Computational study of electrostatic contribution to membrane dynamics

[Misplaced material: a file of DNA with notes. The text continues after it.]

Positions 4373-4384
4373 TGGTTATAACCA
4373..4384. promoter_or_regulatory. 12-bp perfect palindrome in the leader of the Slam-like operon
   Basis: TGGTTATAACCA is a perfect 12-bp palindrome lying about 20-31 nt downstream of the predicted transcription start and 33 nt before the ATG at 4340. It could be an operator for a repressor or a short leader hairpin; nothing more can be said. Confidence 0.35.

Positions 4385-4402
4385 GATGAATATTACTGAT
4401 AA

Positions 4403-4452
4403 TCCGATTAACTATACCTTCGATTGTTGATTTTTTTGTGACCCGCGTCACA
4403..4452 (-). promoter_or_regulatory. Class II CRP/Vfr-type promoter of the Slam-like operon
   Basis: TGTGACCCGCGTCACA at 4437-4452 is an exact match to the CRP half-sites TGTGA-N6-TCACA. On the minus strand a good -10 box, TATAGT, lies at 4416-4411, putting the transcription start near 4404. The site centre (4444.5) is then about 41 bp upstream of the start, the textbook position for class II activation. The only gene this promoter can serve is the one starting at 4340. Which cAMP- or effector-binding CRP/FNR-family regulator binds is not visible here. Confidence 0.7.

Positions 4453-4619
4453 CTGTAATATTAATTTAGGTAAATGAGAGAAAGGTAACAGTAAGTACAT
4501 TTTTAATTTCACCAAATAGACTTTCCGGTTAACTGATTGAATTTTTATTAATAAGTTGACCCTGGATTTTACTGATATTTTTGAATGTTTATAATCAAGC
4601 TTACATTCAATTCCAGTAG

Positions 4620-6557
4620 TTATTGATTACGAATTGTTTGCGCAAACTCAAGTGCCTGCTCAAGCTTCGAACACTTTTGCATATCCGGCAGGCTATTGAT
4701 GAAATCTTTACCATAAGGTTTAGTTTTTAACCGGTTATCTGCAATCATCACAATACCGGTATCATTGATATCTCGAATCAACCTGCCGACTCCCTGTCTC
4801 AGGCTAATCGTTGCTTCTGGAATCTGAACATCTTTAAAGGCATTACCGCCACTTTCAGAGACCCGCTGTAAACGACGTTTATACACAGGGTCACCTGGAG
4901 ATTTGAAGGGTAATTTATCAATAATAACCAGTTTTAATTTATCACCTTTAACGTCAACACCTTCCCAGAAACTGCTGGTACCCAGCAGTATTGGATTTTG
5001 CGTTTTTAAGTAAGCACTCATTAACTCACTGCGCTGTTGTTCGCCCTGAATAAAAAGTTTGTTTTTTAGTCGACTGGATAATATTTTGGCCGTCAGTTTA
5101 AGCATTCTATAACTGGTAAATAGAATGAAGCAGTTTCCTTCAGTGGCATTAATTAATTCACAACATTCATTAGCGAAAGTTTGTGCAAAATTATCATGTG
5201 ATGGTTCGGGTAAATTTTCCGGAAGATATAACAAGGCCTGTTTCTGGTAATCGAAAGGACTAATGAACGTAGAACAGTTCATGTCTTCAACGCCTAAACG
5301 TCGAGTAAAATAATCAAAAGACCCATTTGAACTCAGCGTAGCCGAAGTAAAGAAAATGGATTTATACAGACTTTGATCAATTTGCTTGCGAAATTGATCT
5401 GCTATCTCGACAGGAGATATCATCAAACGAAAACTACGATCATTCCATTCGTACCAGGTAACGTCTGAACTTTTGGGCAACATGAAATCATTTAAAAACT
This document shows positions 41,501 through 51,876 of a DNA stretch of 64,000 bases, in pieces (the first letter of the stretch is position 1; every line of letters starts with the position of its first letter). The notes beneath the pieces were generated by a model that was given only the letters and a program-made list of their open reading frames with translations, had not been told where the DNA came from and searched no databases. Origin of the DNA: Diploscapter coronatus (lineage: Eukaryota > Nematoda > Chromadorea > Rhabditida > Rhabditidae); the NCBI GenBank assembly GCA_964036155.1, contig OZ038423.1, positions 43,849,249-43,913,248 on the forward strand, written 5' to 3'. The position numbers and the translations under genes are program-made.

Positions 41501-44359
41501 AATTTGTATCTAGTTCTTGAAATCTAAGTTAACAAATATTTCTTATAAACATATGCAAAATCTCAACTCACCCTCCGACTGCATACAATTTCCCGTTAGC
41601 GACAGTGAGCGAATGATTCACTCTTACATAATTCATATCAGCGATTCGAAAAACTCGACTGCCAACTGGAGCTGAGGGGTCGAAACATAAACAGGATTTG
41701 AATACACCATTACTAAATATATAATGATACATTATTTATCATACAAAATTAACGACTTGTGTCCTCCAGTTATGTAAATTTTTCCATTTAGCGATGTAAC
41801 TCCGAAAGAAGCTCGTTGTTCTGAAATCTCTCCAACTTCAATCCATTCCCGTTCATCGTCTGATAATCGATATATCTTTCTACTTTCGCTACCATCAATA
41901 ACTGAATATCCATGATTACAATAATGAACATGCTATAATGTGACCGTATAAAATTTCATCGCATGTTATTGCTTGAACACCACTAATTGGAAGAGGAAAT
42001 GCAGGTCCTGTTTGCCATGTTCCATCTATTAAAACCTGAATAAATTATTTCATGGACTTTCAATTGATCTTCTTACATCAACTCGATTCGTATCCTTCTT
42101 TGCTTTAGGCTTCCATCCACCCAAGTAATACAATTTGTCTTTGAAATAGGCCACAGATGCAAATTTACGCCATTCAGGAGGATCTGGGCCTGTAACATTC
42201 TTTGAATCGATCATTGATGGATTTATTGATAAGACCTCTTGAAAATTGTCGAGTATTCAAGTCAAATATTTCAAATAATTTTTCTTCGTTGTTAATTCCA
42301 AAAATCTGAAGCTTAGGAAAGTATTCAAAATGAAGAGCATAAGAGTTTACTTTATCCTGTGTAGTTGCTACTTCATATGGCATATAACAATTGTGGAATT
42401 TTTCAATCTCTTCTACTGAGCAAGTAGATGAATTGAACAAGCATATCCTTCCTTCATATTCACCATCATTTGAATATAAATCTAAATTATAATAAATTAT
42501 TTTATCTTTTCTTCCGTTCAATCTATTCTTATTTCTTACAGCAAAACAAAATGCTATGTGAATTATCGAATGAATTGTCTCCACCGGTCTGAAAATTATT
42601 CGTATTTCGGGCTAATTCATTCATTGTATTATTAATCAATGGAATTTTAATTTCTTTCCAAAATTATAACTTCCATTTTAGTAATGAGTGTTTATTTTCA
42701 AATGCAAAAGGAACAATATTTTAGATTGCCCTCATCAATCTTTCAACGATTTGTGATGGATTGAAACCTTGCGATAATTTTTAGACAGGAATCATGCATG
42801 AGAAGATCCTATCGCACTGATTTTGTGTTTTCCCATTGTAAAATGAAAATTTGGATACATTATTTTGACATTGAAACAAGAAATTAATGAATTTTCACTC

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Electrostatics plays a crucial role in the membrane biology. Negatively charged lipids (such as PS, PA and PIP2) are subject to redistribution under the action of electrostatic forces during various signalling events. Membrane recruitment of multiple signalling proteins (such as MARCKS or Src kinase) is often maintained by positively charged polybasic domains (PD). Even though adsorption of these proteins to the cellular membrane has been extensively investigated, very little is known about how electrostatic interactions contribute to their membrane lateral dynamics. This thesis presents an investigation of the contribution of electrostatic interactions to the membrane lateral dynamics by means of novel computational tools. First, I developed a dynamic Monte-Carlo automaton that faithfully simulates lateral diffusion of the adsorbed positively charged PD of a peripheral membrane protein, as well as the dynamics of mono- (PS, PA) and polyvalent (PIP2) anionic lipids within the bilayer. This model allowed to investigate the major characteristics of protein-membrane diffusion on the uniform membrane. In agreement with earlier results, the simulations revealed the following microscopic phenomena: 1) Electrostatic lipid demixing in the vicinity of the PD; 2) PD interacts with PIP2 stronger than with monovalent lipids. On the spatially heterogeneous membrane the automaton predicted a directional drift of the PD, which was validated by a simple mean-field analytical model. The predicted phenomenon could potentially play a major role in membrane domain formation. To test this hypothesis and to investigate the membrane dynamics on larger scales I developed a continuous model, which was based on the results of the automaton simulations. The results of the continuous model and the Monte-Carlo simulations were shown to be in quantitative agreement. The continuous model allows one to simulate the electrostatic membrane dynamics on micrometer scales and can be used to describe various biologically important processes, such as endocytic cup initiation.